Percentage Rent, also known as “overage”, is a characteristic of many retail leases that allows the landlord to participate in the sales of the retail tenant at the property. The Percentage Rent is additional rent above the otherwise base fixed rent. The rationale behind this unique lease term, which is seen only in retail leases (and most prominently in multi-tenant properties for the in-line tenants), is that the landlord adds value by creating sales synergies from selecting the mix of retail tenants in a multi-tenant retail property.
For example, let’s assume there are 5 tenants in a strip center. On one extreme, those 5 tenants could have highly complementary natures for the customer of the center (e.g., there is a coffee shop, dry cleaner, drug store, hair salon, and a package shipping store), or on the other extreme, the tenants could have 100% overlap in what they offer the customers (e.g., all of the tenants are shoe repair shops).
Percentage rent calculations are typically driven off what is known as a “breakpoint”, which is a dollar amount of annual sales volume specific to the location above which a negotiated percentage of sales are paid to the landlord. For example, if the breakpoint is $600,000 in annual sales at the property, and the leased premises generate $5,000,000 in sales in a particular year, and the Percentage Rent percentage is 5.00%, then the Percentage Rent paid to the landlord would be (.05)*($5,000,000-$600,000), or $220,000.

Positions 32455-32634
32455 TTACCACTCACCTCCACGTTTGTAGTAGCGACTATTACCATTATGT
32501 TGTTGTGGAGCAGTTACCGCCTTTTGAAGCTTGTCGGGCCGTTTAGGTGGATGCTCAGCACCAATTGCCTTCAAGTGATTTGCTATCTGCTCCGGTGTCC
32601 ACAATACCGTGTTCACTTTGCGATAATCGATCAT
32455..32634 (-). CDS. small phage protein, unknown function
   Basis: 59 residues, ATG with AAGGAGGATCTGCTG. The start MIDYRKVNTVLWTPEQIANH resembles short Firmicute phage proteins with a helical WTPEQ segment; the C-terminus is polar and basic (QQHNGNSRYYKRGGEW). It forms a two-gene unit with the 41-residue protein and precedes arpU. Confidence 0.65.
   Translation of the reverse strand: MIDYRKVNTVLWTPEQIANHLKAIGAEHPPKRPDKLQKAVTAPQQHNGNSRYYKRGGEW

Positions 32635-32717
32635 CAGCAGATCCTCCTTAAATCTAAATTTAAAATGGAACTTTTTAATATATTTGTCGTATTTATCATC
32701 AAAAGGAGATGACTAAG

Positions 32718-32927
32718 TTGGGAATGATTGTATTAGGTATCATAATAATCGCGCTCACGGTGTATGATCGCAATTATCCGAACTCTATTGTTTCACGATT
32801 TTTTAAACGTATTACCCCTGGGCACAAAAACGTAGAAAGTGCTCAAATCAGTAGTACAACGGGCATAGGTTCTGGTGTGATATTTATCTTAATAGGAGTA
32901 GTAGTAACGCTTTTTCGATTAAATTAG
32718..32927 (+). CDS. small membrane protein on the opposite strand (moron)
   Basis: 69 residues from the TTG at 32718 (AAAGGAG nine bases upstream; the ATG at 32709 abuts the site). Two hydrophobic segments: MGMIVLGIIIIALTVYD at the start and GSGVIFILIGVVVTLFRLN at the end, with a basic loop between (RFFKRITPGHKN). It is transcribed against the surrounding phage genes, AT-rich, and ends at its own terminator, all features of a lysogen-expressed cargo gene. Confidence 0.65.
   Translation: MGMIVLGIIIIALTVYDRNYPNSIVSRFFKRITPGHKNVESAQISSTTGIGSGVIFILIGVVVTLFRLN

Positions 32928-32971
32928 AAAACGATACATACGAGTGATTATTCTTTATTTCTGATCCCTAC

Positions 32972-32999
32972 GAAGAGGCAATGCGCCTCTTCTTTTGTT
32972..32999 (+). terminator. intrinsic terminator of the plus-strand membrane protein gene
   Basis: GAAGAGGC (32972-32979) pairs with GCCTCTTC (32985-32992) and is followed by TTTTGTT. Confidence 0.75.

Let’s take a look at two ways in which the percentage rent could be structured in a lease, and therefore calculated mathematically:
1. Using a “Natural” breakpoint
The “natural” breakpoint is solved for by dividing the annual fixed rent by the assumed percentage rent percentage. In our example from above, if the fixed rent were to be $500,000 per year, the natural breakpoint would be $500,000/.05, or $10,000,000. The percentage rent would then be 5% of all annual sales above the $10,000,000 breakpoint.
2. Using a Stipulated breakpoint
Instead of a natural breakpoint, sometimes the percentage rent is based off of a stated annual sales dollar value breakpoint. An example of this is if the stated breakpoint is $10,000,000, then the Percentage Rent paid in dollars is simply (.05)*([Annual Sales] – $10MM). (This assumes that the breakpoint is exceeded in that year’s sales. If it is not, then no percentage rent would be paid.)